The Sazerac Company — best known as the parent of Buffalo Trace — has immense spirits holdings globally. Among them is a namesake Cognac, Sazerac de Forge. This is a relaunch of an old brand, and there’s some history to wade through, should you be so inclined. So here goes:
Previously available exclusively at Sazerac House in New Orleans, Sazerac reintroduces this cognac steeped in history, which gave its name to the official cocktail of New Orleans, and ultimately the Sazerac Company itself. The Sazerac Company, with roots in New Orleans dating back to the 1800s, has worked with a number of archivists to thoroughly research its connection to France and the Sazerac family, which dates back to the 1630s. Almost 400 years ago, the Sazerac family had established vineyards and a distillery in the Cognac region. In 1782, Bernard Sazerac de Forge then founded the Cognac House that bears his name, bringing together under a single commercial banner his family’s long-standing but disparate vineyard holdings and distilleries. After relaunching Sazerac de Forge & Fils “Finest Original” Cognac exclusively at the Sazerac House in New Orleans in October 2019, the Sazerac Company is thrilled to announce that this historical creation is now available in new markets including New York, California and Illinois. It will continue its expansion to additional markets throughout 2022.
The Sazerac de Forge & Fils “Finest Original” Cognac blend includes cognacs made from a number of old and rare native grape varieties, providing the unique opportunity to enjoy cognac as it was 150 years ago, prior to the Phylloxera epidemic that forever changed the cognac making process. Befitting its 19th century character and blend of grapes, it stands apart from most of today’s cognac offerings. Rich and floral, it is distinctly creamy in texture, showing hints of exotic spice on the palate, with a long, soft finish and a hint of natural sweetness. Non chill-filtered to preserve the mouth-feel and full depth of flavor, Finest Original is presented at 94 proof to reveal its aromatic characteristics at its best.
Sazerac de Forge & Fils Cognac was created through a collaboration of Sazerac’s best blenders and distillers including Clive Carpenter, an industry veteran who spent his entire career working with cognac; Sazerac Master Blender Drew Mayville, who was the last master blender under the Seagram dynasty; and A.S. Bowman Master Distiller Brian Prewitt, who brings his years of experience working with brandy in California before coming to Sazerac.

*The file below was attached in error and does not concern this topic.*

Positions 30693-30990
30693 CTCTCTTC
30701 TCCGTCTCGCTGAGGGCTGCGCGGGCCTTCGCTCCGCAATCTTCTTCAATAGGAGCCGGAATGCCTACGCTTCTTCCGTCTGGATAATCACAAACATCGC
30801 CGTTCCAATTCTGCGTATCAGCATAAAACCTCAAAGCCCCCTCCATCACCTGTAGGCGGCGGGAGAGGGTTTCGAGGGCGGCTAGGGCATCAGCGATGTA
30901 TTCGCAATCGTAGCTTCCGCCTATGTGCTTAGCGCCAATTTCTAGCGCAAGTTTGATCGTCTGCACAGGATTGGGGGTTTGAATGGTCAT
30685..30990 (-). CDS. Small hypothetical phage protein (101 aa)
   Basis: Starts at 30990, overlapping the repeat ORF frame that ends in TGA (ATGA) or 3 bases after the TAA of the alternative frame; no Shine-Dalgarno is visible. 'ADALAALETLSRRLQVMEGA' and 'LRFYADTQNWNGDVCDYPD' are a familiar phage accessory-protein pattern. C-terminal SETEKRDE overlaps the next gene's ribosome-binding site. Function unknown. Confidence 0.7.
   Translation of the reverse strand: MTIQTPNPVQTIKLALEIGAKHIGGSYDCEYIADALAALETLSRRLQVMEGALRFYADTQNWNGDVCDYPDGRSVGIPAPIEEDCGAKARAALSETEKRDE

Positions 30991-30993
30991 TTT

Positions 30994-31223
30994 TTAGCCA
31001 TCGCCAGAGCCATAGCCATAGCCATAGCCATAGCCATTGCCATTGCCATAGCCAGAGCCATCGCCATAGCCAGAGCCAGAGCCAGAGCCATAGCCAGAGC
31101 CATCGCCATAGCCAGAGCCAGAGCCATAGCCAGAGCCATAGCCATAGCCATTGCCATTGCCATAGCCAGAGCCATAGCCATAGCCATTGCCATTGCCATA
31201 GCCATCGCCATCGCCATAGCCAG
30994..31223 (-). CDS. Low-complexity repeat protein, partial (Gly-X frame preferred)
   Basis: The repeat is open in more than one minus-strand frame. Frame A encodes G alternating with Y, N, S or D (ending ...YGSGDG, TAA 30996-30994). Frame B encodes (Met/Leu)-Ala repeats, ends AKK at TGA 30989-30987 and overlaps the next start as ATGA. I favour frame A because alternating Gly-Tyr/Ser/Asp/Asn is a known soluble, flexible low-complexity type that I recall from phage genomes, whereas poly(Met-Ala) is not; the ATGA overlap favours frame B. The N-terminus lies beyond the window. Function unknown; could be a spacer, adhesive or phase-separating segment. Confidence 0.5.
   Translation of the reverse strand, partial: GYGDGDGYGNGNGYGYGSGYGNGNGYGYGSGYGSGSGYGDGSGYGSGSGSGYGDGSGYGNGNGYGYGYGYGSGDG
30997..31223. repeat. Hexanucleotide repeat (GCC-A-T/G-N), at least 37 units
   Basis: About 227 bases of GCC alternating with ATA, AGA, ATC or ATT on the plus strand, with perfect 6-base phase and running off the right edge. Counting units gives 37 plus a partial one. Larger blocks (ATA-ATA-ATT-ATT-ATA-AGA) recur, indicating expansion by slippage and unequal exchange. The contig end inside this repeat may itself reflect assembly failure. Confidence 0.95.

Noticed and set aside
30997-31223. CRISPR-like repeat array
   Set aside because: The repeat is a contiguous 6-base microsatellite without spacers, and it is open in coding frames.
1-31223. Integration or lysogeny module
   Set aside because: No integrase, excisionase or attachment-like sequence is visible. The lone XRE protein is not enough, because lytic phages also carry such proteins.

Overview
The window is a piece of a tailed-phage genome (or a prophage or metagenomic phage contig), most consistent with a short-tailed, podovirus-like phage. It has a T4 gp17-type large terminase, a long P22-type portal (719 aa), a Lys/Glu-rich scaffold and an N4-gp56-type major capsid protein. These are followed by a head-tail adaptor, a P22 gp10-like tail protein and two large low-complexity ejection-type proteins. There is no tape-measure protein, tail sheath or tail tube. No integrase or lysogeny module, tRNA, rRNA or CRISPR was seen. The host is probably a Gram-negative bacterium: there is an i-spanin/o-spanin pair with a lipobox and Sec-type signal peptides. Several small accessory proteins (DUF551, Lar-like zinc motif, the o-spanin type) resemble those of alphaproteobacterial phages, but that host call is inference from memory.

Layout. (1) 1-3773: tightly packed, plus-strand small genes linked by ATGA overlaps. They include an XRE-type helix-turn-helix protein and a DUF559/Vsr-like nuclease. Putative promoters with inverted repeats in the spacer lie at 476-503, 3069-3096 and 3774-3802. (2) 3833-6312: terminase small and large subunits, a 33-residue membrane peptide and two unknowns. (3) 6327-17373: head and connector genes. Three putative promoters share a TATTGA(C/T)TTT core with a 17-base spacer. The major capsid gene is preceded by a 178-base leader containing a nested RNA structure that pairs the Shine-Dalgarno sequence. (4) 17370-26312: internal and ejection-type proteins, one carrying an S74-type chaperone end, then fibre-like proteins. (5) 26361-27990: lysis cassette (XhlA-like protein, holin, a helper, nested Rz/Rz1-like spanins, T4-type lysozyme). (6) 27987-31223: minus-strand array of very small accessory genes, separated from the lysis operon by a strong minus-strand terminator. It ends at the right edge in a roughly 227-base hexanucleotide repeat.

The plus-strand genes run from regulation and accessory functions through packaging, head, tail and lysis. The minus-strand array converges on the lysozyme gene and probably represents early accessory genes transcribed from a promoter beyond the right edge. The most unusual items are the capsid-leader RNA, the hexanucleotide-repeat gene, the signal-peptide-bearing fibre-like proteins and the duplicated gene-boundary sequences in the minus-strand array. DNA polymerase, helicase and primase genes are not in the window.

“Throughout the process of blending the new Sazerac de Forge & Fils ‘Finest Original’ Cognac, we looked to the original Sazerac de Forge & Fils Cognac for inspiration. The original cognacs were mostly blended using native grape varieties, including Folle Blanche and Colombard. But afterwards, and still to this day, the vast majority of cognacs are made from a single grape variety – Ugni Blanc – the grape that recovered from the late-1800s Phylloxera epidemic most readily,” said Clive Carpenter, general manager of Domaine Sazerac de Segonzac. “Our blend returns as closely as possible to the original methods of making cognac and contains cognacs from as young as seven years old, bringing freshness and delicacy, to some which date from the 1960s, adding their powerful, rich aromas. It possesses a character and complexity that is almost impossible to achieve using a single variety of grape.”
Curiously this Cognac bears no age designation, though if the youngest eaux de vie are 7 years old, it would currently qualify for VSOP categorization. Let’s give it a whirl.
To start with, the nose is light-handed and refreshing, clearly a younger spirit that evokes classic Cognac aromas of incense, baking spice, and lavender-dusted linen. There’s a modest sweetness, as expected, on the palate, with gentle notes of golden raisins providing a quick lift before — hmmmm — some awfully tough, youthful notes come back into focus. Camphor and laundry detergent notes soon mar the delicacy that the nose evokes, the palate shifting from a brisk floral note into something sharp and astringent. The finish is off completely: hard-nosed, with bone-dry florals and none of the sweeter elements telegraphed by the nose. Bummer.
There’s a lot of promise here, but it feels squandered by the time the finish rolls around. $130 is crazy for this.